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Physical Therapy For Arthritis: What Are the Signs of Early Onset Arthritis?

Physical Therapy For Arthritis

When most young individuals think about arthritis, they tend to brush it aside, considering it an exclusively geriatric disease for the older generations. However, arthritis can affect young people as well. So it’s important to know some of the signs of early-onset arthritis and how physical therapy for arthritis can help.

Forms of Arthritis

Arthritis refers to inflammation in the joints. While arthritis can come in many different forms (approximately 100), the most common types are rheumatoid arthritis and osteoarthritis. Rheumatoid arthritis is a chronic disease that causes the body’s immune system to attack joints. Typically, it begins in the lining of the joints and breaks down healthy tissue over time. Patients who suffer with osteoarthritis often deal with recurring pain, stiffness, and inflammation due to the breakdown of cartilage which can cause bones to rub together. Other health conditions which may have arthritic signs and symptoms include Gouty Arthritis, Fibromyalgia, and Lyme Disease.

Besides the obvious symptoms of joint stiffness and pain, a number of other indicators can signify that arthritis is on the way. Some signs are subtle and can be easily ignored. Be aware of the signs to ensure you’re taking the best care of your health and quality of life.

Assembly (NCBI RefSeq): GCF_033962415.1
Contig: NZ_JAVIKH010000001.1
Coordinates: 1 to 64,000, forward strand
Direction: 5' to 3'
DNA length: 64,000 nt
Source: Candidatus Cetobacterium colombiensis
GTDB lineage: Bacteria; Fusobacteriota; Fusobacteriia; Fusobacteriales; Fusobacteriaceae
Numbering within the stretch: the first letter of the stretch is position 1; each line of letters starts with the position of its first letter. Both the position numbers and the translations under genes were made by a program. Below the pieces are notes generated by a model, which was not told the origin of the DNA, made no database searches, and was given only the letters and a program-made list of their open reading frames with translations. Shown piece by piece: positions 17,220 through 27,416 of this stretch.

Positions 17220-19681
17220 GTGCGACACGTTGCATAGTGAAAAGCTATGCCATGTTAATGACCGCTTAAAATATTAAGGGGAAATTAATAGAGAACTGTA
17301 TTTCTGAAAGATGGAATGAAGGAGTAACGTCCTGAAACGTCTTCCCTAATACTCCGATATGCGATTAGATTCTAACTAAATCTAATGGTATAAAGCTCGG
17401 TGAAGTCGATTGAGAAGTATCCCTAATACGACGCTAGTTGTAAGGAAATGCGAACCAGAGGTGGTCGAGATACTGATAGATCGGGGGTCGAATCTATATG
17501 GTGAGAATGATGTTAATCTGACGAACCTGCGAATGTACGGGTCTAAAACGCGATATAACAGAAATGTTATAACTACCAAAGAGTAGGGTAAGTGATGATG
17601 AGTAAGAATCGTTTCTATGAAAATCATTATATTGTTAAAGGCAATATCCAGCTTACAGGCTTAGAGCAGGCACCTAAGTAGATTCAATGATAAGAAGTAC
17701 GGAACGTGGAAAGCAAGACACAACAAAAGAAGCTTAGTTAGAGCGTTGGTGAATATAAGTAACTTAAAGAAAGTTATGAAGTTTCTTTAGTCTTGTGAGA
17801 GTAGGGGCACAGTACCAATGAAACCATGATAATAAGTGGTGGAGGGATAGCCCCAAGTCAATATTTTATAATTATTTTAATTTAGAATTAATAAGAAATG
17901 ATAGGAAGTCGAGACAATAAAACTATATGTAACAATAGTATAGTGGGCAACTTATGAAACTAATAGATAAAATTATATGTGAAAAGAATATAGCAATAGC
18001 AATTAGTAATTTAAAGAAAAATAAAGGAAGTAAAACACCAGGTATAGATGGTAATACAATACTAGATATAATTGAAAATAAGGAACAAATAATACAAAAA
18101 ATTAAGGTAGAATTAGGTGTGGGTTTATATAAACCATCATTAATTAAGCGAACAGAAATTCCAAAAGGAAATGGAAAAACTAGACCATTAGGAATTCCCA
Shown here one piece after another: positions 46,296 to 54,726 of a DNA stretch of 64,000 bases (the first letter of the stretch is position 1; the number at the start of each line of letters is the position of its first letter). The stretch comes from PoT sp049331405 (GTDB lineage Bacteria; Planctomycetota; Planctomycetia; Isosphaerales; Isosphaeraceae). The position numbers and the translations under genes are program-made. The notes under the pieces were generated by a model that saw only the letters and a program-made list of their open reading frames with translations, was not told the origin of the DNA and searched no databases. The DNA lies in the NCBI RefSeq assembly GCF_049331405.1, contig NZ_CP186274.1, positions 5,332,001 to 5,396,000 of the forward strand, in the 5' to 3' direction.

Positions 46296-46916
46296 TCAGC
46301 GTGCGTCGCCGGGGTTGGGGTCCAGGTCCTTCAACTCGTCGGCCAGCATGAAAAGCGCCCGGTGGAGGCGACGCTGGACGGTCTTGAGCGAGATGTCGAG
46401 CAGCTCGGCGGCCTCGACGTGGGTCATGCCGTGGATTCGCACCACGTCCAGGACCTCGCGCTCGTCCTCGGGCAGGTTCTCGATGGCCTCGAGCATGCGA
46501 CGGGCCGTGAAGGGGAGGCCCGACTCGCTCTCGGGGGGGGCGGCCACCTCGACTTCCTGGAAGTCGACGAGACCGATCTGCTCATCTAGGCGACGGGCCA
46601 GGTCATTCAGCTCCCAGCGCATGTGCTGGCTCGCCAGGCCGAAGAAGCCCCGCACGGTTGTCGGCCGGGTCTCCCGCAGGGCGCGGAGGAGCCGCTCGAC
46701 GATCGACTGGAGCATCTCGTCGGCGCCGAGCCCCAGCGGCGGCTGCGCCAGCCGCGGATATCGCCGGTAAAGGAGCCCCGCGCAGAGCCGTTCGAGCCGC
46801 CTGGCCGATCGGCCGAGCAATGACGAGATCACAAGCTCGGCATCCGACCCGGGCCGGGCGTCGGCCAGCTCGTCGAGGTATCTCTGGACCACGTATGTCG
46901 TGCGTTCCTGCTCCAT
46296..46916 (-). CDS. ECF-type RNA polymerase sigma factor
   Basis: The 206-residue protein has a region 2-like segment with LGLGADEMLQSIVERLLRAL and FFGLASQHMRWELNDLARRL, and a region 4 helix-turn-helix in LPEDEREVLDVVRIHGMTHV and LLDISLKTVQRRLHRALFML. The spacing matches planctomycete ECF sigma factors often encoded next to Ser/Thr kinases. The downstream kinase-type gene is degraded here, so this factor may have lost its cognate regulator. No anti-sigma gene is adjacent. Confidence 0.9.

How Common is Arthritis in Young People?

When someone who is physically active injures a joint, often their first thought is, “how fast can I get back to my activity?” That kind of thinking, however, could lead to painful problems years later. In fact, arthritis in seniors can often be traced back to an improperly rehabilitated injury or health condition that occurred when the senior was much younger. Frequently a high school injury not taken seriously then, can become an issue for years to come until finally given the attention always required.

It will always be tempting to jump right back in the game, but adequate recovery measures are critical.